• N-T is used where the transaction is a tax, or a movement of money between accounts or where there is no tax invoice

Wow, that’s a bit hard. What does this all mean?

Okay, I will give you some examples to help you with this.

  • Say you buy a new printer that is costing $11,000. You have a tax invoice showing GST amount of $1,000. Because it is something of value that the business will use for more than one year, it would be an asset and have the tax code CAP.
  • Another one: you get an invoice for some milk for the business. It is a tax invoice, but the amount of GST on it is zero. This would be coded FRE – one of the rules about GST transactions is that all unprocessed food is GST free (I wonder if the hens agree that they haven’t processed it?) Another rule to know is that medical supplies and services are FRE, as are educational services.
  • What about this?  You get an invoice for your car registration, but GST is not 1/11th of the amount owing. This is because there is stamp duty on the transaction – duty, levy, rates…all just different words for taxes. You would split the transaction into two lines, and put GST on one line and N-T on the one with the stamp duty.
  • I always think Worker Compensation is a tricky one, as Super and Wages are N-T (no tax invoice) but workers compensation does have a tax invoice with GST on it.
  • Bank charges are also tricky – mostly they are Input taxed (for ease, it’s OK to treat this as FRE) BUT merchant charges (for processing credit card payments) do have GST.
  • And if you pay off a loan or a credit card? N-T as it is just a transfer of money. There is no tax invoice for this payment, just a statement.

If in doubt about any GST treatment, talk to your MYOB Certified Consultant or BAS agent.

READ: Top 10 common GST mistakes in BAS reports you’re probably making

What is the difference between Cash and Accrual BAS Reporting?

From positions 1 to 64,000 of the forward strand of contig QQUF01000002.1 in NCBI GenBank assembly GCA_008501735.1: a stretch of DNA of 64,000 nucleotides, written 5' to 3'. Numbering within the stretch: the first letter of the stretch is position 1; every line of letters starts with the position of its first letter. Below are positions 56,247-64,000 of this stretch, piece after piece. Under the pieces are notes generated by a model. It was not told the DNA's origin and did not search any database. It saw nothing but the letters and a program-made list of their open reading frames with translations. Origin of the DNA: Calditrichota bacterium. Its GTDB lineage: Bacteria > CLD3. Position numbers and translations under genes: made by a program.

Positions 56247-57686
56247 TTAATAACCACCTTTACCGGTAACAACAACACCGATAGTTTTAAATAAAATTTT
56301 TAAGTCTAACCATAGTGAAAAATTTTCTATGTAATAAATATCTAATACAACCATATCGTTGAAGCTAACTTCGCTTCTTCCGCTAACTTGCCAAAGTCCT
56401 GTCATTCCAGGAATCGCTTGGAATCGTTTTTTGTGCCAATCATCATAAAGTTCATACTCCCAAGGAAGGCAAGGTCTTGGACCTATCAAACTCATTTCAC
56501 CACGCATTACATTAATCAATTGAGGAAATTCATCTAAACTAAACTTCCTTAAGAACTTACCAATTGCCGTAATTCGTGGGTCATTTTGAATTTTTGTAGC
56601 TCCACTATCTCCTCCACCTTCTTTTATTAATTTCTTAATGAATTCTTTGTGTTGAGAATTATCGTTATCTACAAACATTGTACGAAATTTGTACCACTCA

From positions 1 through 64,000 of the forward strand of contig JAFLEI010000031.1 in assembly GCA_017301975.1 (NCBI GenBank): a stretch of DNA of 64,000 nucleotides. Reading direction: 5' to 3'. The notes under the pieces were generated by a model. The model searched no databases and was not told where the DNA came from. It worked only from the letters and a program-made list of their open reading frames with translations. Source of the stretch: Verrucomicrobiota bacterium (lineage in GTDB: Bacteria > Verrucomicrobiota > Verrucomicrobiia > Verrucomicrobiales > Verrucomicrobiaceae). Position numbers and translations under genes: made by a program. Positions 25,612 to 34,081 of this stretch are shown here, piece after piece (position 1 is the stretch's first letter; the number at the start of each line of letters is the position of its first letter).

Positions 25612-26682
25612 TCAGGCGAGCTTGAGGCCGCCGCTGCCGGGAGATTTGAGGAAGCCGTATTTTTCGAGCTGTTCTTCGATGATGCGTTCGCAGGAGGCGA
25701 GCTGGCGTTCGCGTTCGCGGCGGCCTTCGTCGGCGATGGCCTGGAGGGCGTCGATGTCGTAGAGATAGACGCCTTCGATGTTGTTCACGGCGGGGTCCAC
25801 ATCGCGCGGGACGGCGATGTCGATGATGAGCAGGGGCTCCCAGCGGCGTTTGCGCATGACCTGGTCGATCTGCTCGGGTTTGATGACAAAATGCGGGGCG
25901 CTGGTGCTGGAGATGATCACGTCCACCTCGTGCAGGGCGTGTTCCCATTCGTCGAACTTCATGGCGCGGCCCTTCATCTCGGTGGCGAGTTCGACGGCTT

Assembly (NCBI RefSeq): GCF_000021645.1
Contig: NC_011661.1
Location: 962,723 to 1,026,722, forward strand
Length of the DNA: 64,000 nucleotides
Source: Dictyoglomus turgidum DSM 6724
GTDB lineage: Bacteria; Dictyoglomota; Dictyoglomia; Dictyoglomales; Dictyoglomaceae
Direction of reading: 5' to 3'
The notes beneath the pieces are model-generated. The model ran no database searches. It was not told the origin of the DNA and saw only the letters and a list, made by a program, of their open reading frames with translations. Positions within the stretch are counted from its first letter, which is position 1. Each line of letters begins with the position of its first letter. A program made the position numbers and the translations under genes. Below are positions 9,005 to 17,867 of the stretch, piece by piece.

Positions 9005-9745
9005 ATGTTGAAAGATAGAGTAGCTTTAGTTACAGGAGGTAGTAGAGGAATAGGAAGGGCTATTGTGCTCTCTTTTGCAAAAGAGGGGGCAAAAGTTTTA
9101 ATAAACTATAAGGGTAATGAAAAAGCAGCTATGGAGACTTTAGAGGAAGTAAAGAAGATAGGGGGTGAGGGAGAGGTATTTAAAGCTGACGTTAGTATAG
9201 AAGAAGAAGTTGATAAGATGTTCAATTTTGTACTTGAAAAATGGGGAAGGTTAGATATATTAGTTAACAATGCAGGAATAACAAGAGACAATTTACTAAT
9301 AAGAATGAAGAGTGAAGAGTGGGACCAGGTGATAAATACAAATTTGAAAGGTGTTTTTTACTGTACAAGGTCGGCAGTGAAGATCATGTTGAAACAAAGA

Well spotted, if you have noticed this on your BAS form. Generally, small businesses start off with CASH BAS. This means that they include reportable income that has been PAID to them and reportable expenses that they have PAID during the BAS reporting period.

Once a business has a turnover of more than $2 million a year, then it has to move to Accrual BAS reporting, which means that they include reportable income that has been recorded during the period, whether it has been paid or not, and same with reportable spendings.

So how can MYOB make my BAS easier?

There are lots of reports in MYOB AccountRight that help you with your reporting. You should look at the GST/Sales Tax heading and then at the summary and detail reports for GST (cash or accrual depending on your method of reporting). Also use your Profit and Loss report to see your earnings for the period if you have to report PAYG Instalment. And also use the Payroll Summary report to see the gross wages and PAYG deducted from your employees for the period.

But better still, use the BASLink tool within MYOB. When it is set up correctly (and yes, get your MYOB Certified Consultant/BAS Agent to get it right), then you simply run it and you will see a form that looks exactly like the one that you are filling out for BAS with all the figures populated. The form shouldn’t need to be changed unless the ATO makes a change such as with the PAYG Instalment percentage or if you add new payroll categories or new tax types. Just copy the figures to your BAS form.

And if you have any further questions on this, get in contact with your MYOB Certified Consultant who can help you through the process and take the stress out for you.

The information provided here is of a general nature for Australians and should not be your only source of information. Please consult an experienced and registered tax agent as each small business’s circumstance will vary.